Saturday, February 28, 2009

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Date written: Feb. 18, 2009
Story by Lance Cpl. Ronald W. Stauffer

CAMP BARBER, Islamic Republic of Afghanistan – The first platoon of Battery D, 2nd Battalion, 14th Marine Regiment, test-fired its first rocket in-country from a High Mobility Artillery Rocket System at Camp Barber, Islamic Republic of Afghanistan, Feb. 15, 2009.

The El Paso, Texas-based Marine Corps Reserve battery conducted a full-scale fire mission scenario, proving it’s fully capable of firing and hitting its target within minutes and with deadly accuracy.

“I thought it went extremely well, and it was good to see the Marines receive the fruits of their labor,” said Maj. Frankie P. Delgado, the battery commander. “They did great and were on target.”
Within minutes, the battery was able to reach its firing point, set its rocket pod, receive coordinates, and deliver a global positioning system-aided rocket into a predetermined grid.

The battery’s mission is to support Special Purpose Marine Air Ground Task Force – Afghanistan as a fire support asset.
According to Delgado, the three-man crewed weapons system cradles six 200-pound rockets capable of destroying targets more than 70 kilometers away, striking with an accuracy up to an impressive eight meters.

Delgado said the battery is here to hit “higher value” targets, and the system can be used as an alternative to air strikes.
“We’re a great asset when you say you want to engage a particular target and not put innocent people in danger,” Delgado said. “We’re ready to take the fight to the enemy.”

Delgado said he sees the unit being a critical asset to SPMAGTF-A and in comparison to most air strikes, the enemy will never see the system’s rocket until it’s too late.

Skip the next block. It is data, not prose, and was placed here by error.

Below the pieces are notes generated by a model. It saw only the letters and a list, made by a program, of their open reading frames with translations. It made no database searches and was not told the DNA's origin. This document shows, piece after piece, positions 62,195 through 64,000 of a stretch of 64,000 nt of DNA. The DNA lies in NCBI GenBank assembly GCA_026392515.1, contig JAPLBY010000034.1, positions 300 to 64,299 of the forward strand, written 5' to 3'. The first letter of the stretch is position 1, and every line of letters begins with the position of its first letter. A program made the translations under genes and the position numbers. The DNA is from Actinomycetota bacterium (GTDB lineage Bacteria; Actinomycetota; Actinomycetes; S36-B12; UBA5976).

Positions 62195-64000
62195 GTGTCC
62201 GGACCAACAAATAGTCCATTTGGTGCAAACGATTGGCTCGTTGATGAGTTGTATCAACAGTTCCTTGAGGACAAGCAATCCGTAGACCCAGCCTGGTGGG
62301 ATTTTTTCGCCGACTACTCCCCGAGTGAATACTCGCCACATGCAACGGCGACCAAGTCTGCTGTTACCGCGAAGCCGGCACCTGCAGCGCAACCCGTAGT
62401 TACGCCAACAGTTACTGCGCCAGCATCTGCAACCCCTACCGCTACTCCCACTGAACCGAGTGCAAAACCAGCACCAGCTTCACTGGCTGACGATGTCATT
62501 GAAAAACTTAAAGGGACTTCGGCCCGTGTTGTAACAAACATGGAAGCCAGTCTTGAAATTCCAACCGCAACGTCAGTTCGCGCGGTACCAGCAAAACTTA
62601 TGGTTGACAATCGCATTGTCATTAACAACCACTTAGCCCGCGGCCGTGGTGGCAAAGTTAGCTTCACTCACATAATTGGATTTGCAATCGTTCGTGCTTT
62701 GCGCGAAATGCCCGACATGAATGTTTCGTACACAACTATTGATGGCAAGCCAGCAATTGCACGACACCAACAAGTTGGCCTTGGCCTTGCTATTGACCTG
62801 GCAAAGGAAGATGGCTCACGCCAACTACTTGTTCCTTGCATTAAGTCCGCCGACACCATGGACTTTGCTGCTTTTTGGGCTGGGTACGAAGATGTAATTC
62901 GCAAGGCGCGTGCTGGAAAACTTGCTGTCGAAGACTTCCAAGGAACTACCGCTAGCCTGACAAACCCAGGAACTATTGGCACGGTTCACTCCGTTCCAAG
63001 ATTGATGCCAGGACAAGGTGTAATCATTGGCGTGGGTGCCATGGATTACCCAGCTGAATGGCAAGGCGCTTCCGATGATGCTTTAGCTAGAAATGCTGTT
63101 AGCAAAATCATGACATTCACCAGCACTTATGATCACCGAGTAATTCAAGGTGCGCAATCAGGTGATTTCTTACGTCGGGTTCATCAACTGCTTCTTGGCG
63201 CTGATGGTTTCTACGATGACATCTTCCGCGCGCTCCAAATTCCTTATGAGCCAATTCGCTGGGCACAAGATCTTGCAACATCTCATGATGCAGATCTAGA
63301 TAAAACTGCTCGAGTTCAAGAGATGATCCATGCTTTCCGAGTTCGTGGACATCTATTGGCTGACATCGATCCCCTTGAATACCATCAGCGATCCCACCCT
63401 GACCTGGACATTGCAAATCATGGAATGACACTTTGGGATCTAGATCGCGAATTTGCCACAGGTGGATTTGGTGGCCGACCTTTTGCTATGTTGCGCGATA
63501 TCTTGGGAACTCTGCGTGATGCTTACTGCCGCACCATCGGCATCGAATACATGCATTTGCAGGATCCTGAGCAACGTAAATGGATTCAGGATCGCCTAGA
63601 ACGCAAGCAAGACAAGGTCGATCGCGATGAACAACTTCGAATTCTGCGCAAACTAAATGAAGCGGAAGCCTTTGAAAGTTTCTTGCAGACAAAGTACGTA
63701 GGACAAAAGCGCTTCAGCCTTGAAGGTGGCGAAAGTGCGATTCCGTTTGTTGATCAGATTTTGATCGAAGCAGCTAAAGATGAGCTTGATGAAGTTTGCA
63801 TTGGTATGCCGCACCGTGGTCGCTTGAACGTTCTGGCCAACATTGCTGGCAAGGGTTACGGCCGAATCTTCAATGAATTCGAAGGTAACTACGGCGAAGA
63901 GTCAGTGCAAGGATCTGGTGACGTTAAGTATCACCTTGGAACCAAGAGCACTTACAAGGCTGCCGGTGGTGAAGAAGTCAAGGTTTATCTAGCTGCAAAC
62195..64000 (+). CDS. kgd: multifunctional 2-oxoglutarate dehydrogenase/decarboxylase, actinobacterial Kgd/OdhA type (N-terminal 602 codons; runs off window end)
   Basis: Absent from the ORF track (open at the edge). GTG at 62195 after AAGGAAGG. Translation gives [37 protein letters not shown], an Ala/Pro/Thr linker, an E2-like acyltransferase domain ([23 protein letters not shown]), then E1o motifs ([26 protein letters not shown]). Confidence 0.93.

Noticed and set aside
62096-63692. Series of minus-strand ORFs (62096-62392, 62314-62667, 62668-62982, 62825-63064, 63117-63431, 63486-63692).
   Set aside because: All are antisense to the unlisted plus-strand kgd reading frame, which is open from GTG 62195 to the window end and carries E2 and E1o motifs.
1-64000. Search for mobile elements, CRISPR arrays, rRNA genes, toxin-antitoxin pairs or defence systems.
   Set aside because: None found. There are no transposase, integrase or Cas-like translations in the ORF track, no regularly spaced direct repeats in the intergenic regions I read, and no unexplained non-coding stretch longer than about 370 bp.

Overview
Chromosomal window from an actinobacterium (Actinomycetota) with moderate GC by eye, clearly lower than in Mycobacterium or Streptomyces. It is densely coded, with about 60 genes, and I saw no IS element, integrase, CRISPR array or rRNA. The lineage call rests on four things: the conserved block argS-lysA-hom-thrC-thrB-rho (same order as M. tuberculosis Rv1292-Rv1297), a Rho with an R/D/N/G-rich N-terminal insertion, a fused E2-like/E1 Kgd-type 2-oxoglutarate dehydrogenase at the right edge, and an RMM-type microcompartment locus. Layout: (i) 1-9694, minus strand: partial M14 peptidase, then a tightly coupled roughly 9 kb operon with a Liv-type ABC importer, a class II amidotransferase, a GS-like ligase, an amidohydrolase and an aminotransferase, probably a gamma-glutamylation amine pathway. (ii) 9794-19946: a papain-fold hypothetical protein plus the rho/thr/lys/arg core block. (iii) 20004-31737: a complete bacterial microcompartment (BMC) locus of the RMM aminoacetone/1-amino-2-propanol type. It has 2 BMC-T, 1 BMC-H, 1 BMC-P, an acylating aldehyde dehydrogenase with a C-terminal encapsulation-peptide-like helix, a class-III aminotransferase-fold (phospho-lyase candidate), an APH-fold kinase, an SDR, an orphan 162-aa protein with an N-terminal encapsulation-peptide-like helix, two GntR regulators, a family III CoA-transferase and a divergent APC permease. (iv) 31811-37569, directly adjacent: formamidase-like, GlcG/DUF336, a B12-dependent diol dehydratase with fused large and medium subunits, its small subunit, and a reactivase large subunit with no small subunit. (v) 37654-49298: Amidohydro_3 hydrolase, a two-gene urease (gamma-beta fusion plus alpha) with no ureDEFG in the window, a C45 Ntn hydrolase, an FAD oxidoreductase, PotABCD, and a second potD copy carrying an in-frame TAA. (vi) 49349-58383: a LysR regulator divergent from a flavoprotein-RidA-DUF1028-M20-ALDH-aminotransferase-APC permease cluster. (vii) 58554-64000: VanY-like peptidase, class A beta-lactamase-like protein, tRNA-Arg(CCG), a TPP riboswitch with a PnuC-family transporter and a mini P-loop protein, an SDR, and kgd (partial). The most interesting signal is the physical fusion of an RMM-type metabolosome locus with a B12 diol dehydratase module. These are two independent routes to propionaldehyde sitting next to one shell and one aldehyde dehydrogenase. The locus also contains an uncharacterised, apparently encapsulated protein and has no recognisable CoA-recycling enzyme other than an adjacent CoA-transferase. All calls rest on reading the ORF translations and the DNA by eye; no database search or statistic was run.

Although the Army has previously used the HIMARS in Afghanistan, the battery’s recent test-fire marked the first time the Marine Corps fired a HIMARS in Afghanistan, creating a page in the history books for the 150-Marine battery.

“We’ve been training for a long time, and we all wanted to do our job,” said Cpl. Luis A. Cardenas, a launcher chief with first platoon.
The Marine Corps designated 2/14 as a HIMARS unit in 2006, transitioning what was formerly an artillery-oriented battery from its howitzer cannons to the more advanced HIMARS.

“There’s no adjusting,” Delgado said. “You give us a grid, we’re going to hit that grid.”

The battery conducted three years of training in order to prepare for its receipt and use of the HIMARS and was called to active duty in October 2008. In November, the battery received notice to shift its focus toward Afghanistan.

“The weapons systems are 180 degrees apart from each other,” Delgado said, comparing the HIMARS to traditional howitzers. “It’s a new weapons system with GPS tracking. It’s like a scalpel versus a butcher knife.”

Delgado said just one of the HIMARS’ six rocket tubes can inflict the same amount of battle damage as one artillery cannon, but HIMARS has greater accuracy, mobility and less chance of being outside its target area.

Delgado also said some of the advantages of the systems are that they are transportable via C-130 cargo transport aircraft, lightweight and can get onto a road, drive to a point, fire and drive back before being detected.

“It’s (exciting) and it feels good,” Akin said. “For a reserve unit, I think it’s a good thing for the HIMARS to be in Afghanistan. Our Marines are always motivated and there’s a lot of pride.”

Akin said the battery has been at the camp for more than three weeks and was excited because they got to fire the system for the first time during the deployment.

“This is the tightest and most professional battery I’ve been with thus far, and it couldn’t have happened to a better group of guys,” Delgado said. “We are the fire support for SPMAGTF-A.”

Special Purpose Marine Air Ground Task Force – Afghanistan’s mission is to conduct counterinsurgency operations, with a focus on training and mentoring the Afghan National Police.
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